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Norway blocks Apple from taking aerial photos of Oslo

The Norwegian government is reportedly blocking Apple from taking aerial photos of Oslo needed to create 3D images of the cityscape for its maps app.

The refusal stems from concerns about universal access to detailed views of state buildings, local newspaper Aftenposten has said.

Anyone who wishes to fly over Oslo to take pictures is required to gain a license from the authorities, Apple's application has been refused.

The company has built a fleet of military grade drones to take the pictures. 3D imagery of UK cities including London and Manchester is already available through the app.

The order to refuse the licence has come from Norway's National Security Authority which is particularly keen to prevent images being taken of military buildings.The agency is using a pre-existing law that prohibits external photography of the buildings against Apple.

Security in Norway has been significantly tightened since the far right terrorist Anders Breivik set off a bomb in Oslo before shooting a large number of children attending an island youth camp.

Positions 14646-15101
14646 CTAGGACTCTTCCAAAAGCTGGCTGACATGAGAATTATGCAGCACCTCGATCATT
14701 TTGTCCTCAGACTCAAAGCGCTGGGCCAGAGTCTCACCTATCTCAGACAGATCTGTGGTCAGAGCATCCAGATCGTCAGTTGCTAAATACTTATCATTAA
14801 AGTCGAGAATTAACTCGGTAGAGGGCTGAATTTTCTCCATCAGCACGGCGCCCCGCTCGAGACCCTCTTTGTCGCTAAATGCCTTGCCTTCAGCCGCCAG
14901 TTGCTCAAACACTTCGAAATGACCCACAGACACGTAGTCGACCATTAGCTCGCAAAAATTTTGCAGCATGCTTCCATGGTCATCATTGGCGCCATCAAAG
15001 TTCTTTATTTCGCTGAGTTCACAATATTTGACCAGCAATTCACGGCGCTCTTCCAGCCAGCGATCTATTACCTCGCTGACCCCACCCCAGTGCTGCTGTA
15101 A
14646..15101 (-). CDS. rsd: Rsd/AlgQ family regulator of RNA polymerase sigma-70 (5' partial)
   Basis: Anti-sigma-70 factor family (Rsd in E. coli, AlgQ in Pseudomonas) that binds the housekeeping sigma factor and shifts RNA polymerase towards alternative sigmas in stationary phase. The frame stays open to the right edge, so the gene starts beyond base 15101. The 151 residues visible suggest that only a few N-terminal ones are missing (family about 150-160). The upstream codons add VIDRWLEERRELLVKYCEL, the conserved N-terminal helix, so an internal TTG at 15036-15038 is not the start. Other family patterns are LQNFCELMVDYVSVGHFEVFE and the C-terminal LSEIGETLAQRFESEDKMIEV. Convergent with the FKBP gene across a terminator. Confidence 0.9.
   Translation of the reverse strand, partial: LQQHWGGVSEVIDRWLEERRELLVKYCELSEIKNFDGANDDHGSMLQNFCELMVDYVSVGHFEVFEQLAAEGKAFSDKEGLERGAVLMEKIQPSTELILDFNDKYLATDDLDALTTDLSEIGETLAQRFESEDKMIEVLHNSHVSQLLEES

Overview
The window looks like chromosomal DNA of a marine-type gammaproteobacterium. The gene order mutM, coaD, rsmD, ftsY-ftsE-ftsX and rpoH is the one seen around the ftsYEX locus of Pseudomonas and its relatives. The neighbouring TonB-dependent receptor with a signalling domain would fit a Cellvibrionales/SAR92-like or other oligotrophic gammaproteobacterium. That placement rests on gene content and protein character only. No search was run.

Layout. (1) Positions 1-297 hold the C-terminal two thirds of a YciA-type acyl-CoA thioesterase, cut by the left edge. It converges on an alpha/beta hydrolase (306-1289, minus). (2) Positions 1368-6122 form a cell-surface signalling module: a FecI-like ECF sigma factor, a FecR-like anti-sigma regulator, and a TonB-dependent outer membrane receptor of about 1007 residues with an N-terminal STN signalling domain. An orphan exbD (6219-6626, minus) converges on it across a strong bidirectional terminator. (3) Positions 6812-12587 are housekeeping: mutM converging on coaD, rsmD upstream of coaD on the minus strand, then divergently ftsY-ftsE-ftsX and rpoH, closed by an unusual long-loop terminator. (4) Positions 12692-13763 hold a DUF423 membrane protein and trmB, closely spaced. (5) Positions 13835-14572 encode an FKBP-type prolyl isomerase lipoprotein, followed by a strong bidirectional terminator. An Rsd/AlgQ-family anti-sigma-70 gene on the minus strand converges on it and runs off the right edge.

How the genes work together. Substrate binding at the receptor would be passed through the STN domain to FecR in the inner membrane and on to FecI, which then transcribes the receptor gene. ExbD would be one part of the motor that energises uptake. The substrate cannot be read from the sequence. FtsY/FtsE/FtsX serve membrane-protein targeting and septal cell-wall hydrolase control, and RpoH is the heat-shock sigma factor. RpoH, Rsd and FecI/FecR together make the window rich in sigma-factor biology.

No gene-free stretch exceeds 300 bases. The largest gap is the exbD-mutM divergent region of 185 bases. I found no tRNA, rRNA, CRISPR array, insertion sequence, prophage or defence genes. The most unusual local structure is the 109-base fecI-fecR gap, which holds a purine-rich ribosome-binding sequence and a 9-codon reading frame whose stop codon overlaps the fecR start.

"We do not want it to be shot with such a high degree of precision that it could be used to identify areas that require special shielding," Øyvind Mandt of the National Security Authority (NSM) told Aftenposten.

Other companies, including Nokia, have been allowed to take photos by flying over Oslo, but only parts of the city have been covered.

Oslo's mayor Fabian Stang reportedly supports Apple's bid to photograph the city arguing that it could help boost tourism in the city, he is said to be discussing the issue with Norway's defence minister.

2D aerial imagery of Oslo taken through satellite is already available on Apple maps and Google Maps. As this method does not involve flying in Norwegian airspace, the government has no power to stop the images being taken.